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This article is written by a student writer from the Her Campus at Coastal Carolina chapter.

Known as one of the most acclaimed millennial authors—especially within the realms of the social media book communities, Sally Rooney has engraved her name into the concrete sidewalks of the internet with her three novels. It is almost impossible to meet a “book-toker” or “bookstagrammer” who has not at least heard of one of her books.

Sally Rooney was born in Castlebar, Ireland and attended Trinity College in Dublin. At Trinity, Rooney collected a degree in English and then went on to do a masters degree in Politics—that she did not complete and instead decided to study American Literature. Although it seems like her speciality is fiction, Rooney’s first publication actually happened to be poetry. You can read these publications in an Irish literary magazine called The Stinging Fly, which Rooney actually became editor of between 2017 and 2018. She still remains a contributing editor of this magazine although she handed the title as editor-in-chief to someone else. Rooney also published a non-fiction piece in 2015 titled Even If You Beat Me, which resulted in her being scouted by a literary agent who became interested in other work from her.

Sally Rooney’s books follow themes of relationships, sex, identity, and politics. She is a big fan of the miscommunication trope, which she uses as a tool to showcase the intensity of these themes in a person’s life. She published her debut novel, Conversations with Friends, in 2017, and her second novel the following year, Normal People. Both books have gained critical praise and popularaity and have been adapted into television series. Normal People aired on Hulu in 2020, starring Daisy Edgar-Jones and Paul Mescal, who have both benefited in their careers since being a part of this adaptation. Conversations with Friends is set to air May, 2022, in perfect time for summer binge-watching. Her latest novel, Beautiful World, Where Are You (2021), is also a worthy read and proof that Rooney has mastered her craft and found her niche in fiction.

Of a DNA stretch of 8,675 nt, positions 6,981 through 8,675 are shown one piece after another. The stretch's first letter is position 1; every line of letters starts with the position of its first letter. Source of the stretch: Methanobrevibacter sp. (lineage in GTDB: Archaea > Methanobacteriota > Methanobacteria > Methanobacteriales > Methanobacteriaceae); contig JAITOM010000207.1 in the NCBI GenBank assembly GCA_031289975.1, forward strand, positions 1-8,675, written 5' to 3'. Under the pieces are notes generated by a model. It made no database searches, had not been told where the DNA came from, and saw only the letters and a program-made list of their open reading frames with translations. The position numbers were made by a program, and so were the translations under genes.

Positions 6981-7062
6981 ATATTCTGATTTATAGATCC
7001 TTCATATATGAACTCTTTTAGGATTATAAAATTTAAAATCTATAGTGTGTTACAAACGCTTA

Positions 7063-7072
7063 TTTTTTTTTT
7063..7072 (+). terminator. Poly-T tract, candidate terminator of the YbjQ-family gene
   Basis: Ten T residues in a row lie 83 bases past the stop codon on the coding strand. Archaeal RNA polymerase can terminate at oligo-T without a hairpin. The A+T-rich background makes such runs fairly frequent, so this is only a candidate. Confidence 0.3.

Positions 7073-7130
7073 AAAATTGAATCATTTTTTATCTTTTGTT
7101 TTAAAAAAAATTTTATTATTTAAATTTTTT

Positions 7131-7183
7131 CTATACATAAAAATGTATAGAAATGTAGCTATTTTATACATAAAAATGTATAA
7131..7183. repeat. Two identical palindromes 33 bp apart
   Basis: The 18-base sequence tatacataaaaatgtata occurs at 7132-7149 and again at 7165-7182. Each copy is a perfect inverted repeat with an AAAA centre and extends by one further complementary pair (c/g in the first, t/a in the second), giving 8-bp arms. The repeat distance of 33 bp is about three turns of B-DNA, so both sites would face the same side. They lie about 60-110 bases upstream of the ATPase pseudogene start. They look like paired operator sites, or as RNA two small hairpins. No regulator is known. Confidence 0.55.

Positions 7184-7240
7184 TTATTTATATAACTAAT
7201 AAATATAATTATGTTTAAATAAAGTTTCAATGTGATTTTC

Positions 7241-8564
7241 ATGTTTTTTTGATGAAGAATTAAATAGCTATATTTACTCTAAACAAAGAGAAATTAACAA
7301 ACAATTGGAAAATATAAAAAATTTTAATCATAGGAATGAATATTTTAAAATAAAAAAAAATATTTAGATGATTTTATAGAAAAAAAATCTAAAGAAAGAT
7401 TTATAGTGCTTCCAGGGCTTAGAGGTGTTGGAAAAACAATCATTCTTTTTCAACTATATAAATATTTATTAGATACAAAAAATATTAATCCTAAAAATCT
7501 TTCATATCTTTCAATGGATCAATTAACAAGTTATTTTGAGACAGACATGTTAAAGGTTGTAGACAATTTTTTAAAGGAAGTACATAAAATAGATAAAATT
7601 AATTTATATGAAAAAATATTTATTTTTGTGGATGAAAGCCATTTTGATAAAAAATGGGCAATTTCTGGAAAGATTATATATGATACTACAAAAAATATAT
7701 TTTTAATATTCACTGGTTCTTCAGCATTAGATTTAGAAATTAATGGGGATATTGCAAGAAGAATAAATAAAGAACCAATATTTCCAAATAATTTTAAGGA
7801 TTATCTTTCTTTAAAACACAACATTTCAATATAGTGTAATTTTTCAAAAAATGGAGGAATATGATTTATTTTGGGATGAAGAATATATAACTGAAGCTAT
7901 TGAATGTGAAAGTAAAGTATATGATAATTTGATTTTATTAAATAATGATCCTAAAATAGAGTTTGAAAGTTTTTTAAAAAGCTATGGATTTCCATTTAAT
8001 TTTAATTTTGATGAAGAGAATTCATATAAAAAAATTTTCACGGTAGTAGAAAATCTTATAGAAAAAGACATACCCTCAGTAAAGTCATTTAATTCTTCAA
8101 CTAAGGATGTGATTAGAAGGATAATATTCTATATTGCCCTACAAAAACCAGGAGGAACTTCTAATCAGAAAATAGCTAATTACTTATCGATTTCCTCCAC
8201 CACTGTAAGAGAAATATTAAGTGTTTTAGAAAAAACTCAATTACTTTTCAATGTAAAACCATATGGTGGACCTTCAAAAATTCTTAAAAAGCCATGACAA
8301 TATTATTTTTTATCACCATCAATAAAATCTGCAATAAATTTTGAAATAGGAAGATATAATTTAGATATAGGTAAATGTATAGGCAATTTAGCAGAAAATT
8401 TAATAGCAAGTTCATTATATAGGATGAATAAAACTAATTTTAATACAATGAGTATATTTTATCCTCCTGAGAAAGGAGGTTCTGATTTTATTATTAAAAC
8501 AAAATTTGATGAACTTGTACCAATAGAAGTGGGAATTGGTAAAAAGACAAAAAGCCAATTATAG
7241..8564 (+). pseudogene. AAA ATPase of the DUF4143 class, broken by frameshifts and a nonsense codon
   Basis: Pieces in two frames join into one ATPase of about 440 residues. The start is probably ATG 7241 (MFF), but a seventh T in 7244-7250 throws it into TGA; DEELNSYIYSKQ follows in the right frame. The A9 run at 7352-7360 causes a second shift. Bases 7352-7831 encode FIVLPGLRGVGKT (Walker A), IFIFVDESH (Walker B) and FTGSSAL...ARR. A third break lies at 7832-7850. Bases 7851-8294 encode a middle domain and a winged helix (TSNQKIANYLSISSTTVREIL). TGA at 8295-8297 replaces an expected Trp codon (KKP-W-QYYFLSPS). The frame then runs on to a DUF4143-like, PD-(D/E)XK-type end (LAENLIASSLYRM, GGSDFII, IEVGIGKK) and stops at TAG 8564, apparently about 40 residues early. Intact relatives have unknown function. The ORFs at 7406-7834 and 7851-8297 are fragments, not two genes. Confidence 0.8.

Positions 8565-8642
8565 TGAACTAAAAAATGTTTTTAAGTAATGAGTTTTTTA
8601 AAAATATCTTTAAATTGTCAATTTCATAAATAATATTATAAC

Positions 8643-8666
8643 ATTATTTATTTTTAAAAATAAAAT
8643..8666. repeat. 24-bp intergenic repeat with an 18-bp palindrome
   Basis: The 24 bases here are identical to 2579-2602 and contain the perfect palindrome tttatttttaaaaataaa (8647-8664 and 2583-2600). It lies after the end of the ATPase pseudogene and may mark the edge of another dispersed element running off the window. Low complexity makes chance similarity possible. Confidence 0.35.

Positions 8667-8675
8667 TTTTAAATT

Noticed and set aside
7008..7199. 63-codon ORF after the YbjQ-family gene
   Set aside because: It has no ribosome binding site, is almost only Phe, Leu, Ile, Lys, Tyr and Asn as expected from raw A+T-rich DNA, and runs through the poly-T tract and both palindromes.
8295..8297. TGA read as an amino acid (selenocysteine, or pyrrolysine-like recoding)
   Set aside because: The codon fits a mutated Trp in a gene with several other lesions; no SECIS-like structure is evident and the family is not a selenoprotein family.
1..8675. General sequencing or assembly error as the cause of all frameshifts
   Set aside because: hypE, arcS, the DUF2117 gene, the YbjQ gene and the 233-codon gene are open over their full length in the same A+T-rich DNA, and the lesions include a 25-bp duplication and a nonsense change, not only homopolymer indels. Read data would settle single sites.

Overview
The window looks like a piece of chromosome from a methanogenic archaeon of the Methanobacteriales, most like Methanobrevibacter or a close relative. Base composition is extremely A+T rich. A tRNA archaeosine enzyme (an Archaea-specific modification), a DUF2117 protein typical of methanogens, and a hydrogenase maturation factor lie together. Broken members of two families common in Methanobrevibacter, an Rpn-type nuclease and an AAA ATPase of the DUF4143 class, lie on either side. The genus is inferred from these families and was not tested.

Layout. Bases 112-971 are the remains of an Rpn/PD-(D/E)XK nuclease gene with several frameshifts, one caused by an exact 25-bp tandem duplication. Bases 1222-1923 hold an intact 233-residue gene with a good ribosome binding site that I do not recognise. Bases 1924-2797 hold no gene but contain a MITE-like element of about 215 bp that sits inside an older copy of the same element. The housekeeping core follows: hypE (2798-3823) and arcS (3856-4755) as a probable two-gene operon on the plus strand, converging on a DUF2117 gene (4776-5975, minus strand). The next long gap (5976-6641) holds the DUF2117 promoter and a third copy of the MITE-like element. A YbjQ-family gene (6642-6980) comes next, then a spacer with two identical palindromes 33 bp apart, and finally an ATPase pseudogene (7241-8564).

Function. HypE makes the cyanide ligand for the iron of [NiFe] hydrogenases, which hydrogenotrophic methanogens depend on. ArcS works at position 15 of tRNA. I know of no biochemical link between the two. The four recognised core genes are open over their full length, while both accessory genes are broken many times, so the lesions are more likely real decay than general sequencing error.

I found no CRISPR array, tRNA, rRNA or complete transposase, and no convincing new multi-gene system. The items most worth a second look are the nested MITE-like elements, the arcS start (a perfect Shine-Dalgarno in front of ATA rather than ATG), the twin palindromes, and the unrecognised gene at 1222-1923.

Rooney calls herself a Marxist and makes this evident in her writing when examining her character through a marxist gaze. Like in Normal People, with the contrasting difference between class with the wealthy-but-unpopular Marianne and lower-middle-class-but-well-liked Connell whose mother works for Marianne’s family as a maid. These differences in the class often are the cause of the miscommunication between them. In Beautiful World, Where Are You, the marxist theory is much more clear though the letters that two friends, Alice and Eileen write to each other directly discussing politics. With Beautiful World, Where Are You, she made the decision to not sell to a Israeli-based Publishing house in a campaign to stand against Israel’s oppression on Palestianians. In Lucy Knight’s article she says, “she did not feel it would be right to collaborate with an Israeli company ‘that does not publicly distance itself from apartheid and support the un-stipulated rights of the Palestinian people.’”

I’m sure you already have a Sally Rooney book on your incredibly long and daunting Goodreads’ TBR, but hopefully you take this as a sign to move it up the list and make one of her books your next read.

Brittney Plusnick

Coastal Carolina '23

Brittney Plusnick is an undergraduate student at Coastal Carolina University, majoring in English. In her free time she enjoys writing, traveling, and spending time by the ocean.